- Proper clothing can make the difference between having a good and not so good outdoor experience
- Dress in layers, polar fleece, wool and thermal underwear are warm choices
- Quality Winter Jacket with extra large one piece hood, I prefer a pull over style (no zipper) Make sure its big enough to fit a few extra layers underneath and freely move, the hood helps protect your head and neck from the elements
- Leather uppers / rubber sole waterproof winter boots with a foam liner and wool socks
- Bib style snow pants, the high pant bib keeps your core warm
- Sheep skin / wool bomber style hat, windproof and the flaps keep your ears warm
- Polar fleece face / neck tube scarf, this helps keep wind off your face and neck preventing frost bite to the cheeks….. an important piece of clothing
- Extra large leather winter mitts over top of finger tipless wool gloves, that way I can take the mitts off and have the wool gloves on to use my finger tips to adjust camera buttons and dials
- It is very important to not over heat and sweat, peel a layer off and stow in your water proof pack sack until you need it again. Surprisingly you stay pretty warm while moving and hiking around. When I keep my head / face, hands and feet warm, I can stay out all day
- Snow shoes and slip on ice grippers make it easy to get around in deep snow and icy conditions
- A hot Timmy's if possible or a thermos of coffee and a snack
- Tell someone where you are going in case of car problems or an emergency
- Store your camera in a padded camera bag, it will act as a thermal barrier insulating your camera from the elements, it will also help acclimate your gear slowly between hot and cold locations, helping control condensation, I use a KATA H14 it's an excellent bag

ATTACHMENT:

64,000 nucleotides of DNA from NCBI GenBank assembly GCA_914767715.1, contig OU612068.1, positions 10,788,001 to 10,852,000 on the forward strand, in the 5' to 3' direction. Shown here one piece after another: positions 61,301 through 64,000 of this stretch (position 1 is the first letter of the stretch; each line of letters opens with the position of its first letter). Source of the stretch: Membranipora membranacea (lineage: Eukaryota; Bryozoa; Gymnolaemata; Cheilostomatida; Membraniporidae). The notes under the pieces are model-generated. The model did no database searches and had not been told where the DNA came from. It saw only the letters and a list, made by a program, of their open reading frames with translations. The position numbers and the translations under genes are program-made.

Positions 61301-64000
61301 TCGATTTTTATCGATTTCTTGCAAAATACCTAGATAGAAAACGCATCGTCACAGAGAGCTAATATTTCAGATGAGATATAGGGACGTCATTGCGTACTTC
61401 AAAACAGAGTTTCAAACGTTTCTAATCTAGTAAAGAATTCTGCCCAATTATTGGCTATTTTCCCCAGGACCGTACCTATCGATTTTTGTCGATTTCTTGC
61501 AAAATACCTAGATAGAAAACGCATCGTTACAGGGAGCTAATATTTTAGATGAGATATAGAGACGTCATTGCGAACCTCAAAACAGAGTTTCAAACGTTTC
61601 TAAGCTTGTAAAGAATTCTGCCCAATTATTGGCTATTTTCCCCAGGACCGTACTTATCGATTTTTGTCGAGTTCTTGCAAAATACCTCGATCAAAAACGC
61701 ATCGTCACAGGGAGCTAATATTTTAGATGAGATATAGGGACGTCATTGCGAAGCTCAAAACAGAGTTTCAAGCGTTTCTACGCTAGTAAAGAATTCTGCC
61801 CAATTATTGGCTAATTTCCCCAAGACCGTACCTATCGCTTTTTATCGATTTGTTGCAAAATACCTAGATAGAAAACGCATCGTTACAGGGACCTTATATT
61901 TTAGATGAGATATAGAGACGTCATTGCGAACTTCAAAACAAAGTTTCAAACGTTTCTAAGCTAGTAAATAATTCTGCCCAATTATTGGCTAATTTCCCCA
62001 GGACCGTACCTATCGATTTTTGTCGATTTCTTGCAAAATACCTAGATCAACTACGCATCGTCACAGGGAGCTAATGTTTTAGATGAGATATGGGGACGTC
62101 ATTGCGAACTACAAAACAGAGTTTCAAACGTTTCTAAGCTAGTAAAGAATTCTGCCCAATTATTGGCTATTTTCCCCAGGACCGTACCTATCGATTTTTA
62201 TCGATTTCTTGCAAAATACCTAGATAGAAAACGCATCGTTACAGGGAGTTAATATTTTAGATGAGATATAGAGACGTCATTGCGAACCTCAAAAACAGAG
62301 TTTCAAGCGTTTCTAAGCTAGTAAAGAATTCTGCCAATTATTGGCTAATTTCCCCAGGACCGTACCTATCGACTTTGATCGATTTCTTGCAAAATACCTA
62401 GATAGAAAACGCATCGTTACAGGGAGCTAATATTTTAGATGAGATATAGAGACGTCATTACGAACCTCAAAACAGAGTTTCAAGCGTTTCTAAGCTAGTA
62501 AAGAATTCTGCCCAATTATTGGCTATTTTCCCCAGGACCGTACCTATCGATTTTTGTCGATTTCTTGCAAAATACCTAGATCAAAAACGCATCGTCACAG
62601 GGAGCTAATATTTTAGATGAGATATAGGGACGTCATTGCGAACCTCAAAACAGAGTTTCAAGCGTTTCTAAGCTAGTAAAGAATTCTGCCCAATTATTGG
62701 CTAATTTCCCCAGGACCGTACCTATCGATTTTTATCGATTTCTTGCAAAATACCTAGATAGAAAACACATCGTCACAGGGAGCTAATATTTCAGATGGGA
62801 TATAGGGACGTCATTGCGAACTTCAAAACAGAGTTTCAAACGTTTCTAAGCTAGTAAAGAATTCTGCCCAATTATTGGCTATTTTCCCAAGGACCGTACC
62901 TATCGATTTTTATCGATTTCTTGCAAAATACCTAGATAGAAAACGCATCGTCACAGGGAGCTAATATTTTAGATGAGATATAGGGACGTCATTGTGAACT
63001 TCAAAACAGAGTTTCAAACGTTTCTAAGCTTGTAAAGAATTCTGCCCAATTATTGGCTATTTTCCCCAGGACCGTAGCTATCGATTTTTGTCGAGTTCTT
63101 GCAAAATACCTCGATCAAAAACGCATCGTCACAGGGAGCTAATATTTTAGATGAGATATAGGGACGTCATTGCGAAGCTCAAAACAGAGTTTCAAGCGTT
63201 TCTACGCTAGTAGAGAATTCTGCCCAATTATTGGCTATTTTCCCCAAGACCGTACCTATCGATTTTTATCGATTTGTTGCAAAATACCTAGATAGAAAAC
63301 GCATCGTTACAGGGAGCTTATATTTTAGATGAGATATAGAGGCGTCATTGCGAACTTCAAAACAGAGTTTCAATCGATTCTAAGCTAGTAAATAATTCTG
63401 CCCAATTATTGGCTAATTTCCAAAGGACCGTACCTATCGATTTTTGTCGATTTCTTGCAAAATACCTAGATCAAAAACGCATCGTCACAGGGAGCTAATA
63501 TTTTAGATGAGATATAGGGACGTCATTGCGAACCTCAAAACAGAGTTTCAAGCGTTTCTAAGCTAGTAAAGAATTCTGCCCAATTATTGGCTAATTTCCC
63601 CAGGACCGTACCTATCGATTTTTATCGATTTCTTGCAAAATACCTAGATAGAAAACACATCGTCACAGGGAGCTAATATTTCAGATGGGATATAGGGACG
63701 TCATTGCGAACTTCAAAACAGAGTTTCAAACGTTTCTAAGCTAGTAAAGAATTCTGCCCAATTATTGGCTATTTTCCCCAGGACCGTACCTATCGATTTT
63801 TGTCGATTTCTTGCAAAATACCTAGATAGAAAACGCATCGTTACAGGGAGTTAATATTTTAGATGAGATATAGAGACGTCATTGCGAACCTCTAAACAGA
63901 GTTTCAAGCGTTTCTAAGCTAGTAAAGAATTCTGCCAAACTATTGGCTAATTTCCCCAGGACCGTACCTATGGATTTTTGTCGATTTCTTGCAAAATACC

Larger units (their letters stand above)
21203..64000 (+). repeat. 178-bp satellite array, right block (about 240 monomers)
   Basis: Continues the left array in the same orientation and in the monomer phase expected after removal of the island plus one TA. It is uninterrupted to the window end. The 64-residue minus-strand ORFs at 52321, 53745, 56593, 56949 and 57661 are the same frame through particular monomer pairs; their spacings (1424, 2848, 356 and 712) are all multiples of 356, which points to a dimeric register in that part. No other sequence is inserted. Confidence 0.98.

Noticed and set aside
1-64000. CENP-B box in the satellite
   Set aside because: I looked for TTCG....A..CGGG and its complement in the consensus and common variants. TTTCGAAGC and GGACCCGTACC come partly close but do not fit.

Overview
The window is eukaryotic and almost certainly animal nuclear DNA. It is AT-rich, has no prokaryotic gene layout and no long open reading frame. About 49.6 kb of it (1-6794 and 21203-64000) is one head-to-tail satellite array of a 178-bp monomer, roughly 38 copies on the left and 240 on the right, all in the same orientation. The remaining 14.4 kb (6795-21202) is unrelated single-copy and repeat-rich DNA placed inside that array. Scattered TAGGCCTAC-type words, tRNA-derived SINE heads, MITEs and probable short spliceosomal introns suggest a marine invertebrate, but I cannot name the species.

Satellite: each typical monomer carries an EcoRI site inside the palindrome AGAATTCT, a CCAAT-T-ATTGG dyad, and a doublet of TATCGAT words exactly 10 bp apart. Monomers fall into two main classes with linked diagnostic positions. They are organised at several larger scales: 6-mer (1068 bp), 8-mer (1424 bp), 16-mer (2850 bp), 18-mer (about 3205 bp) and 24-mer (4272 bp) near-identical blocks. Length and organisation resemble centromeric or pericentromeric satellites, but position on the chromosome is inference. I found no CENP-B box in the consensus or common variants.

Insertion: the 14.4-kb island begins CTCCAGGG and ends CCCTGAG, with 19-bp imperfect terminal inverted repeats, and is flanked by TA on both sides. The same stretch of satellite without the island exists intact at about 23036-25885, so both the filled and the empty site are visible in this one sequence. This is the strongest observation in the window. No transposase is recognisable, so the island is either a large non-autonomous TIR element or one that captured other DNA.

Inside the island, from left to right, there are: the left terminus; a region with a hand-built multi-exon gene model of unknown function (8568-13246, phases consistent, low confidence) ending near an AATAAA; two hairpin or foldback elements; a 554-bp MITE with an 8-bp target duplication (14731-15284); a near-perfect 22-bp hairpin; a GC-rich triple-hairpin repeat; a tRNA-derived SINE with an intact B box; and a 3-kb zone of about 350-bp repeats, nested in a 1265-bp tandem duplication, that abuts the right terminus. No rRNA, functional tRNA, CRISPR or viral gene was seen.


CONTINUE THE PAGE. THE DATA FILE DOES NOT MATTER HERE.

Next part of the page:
- Use silica sacs in your camera bag to help absorb moisture
- Keep your spare batteries in an inside pocket close to your body heat
- Use a camera strap around your neck, 1 for stability and 2 to have the ability to store your camera under your jacket in extreme temperatures, beware that in and out of hot to cold will cause condensation and fog up the lens and view finder so have a lens cloth handy to clean it up. Sometimes it is just best to leave your camera acclimated to the
cold and avoid repeated cold to hot, hot to cold condensation. It all depends on how cold and windy it is out before you need to protect your camera in your jacket.
- In extreme cold use manual focus as the auto focus drive tends to be sluggish or freeze up. I had mine do that at -50c with wind-chill
- Avoid changing lens in the cold and snow, pick one lens and shoot the day with that lens. Moisture is not your friend.
- If you get snow or frost on your camera and lens brush or blow it off while it is still cold or frozen, if it gets wet either from melted snow or condensation turn it off, take the battery out, wipe it down and let it dry completely before powering it back up. Most higher end DSLR's bodies are sealed up pretty good (but not waterproof) so a little moisture is not going to harm them, most lens aren't sealed so use extra caution with lens.
- Use plastic rain covers for your camera and lens in wet snowy conditions
- While framing the scene thru the view finder try not to breathe directly on the camera as heat and moisture can cause condensation, breath into your jacket or scarf
- Use your lens hood to help shade your lens from falling snow and snow glare
- After a long outing in the cold let the camera acclimate indoors slowly before reusing it
- Don't be afraid to get out there when it is cold and windy, you might miss that next wow shot
- Don't use your camera or lens if it gets wet, remove the batteries and wait until it dries out
- Don't stay in bed when its -30c, you might miss a beautiful frosty sunrise
- Don't skimp on proper winter clothing it can make a huge difference with comfort levels
- Don't be a Numb-Skull, play it safe in all extreme weather situations, be prepared, tell someone where you are going and when you wil return
Winters in the North can be bitter cold and terribly long. It is not unusual to have snow on the ground from the end of October to early May with temperatures in January dipping down to -40c with wind chill for weeks on end. During this time many photographers put their camera gear away until warmer temperatures return. Not me, I am out there photographing nature in all its winter beauty. Cold weather can provide for some interesting photo ops for those that dare brave the elements. The catch is you have to be prepared. That means proper winter gear for you and proper cold weather care for your camera and lens.
Cold Weather Do's – My Recommended Gear
Cold Weather Camera Tips
Cold Weather Don'ts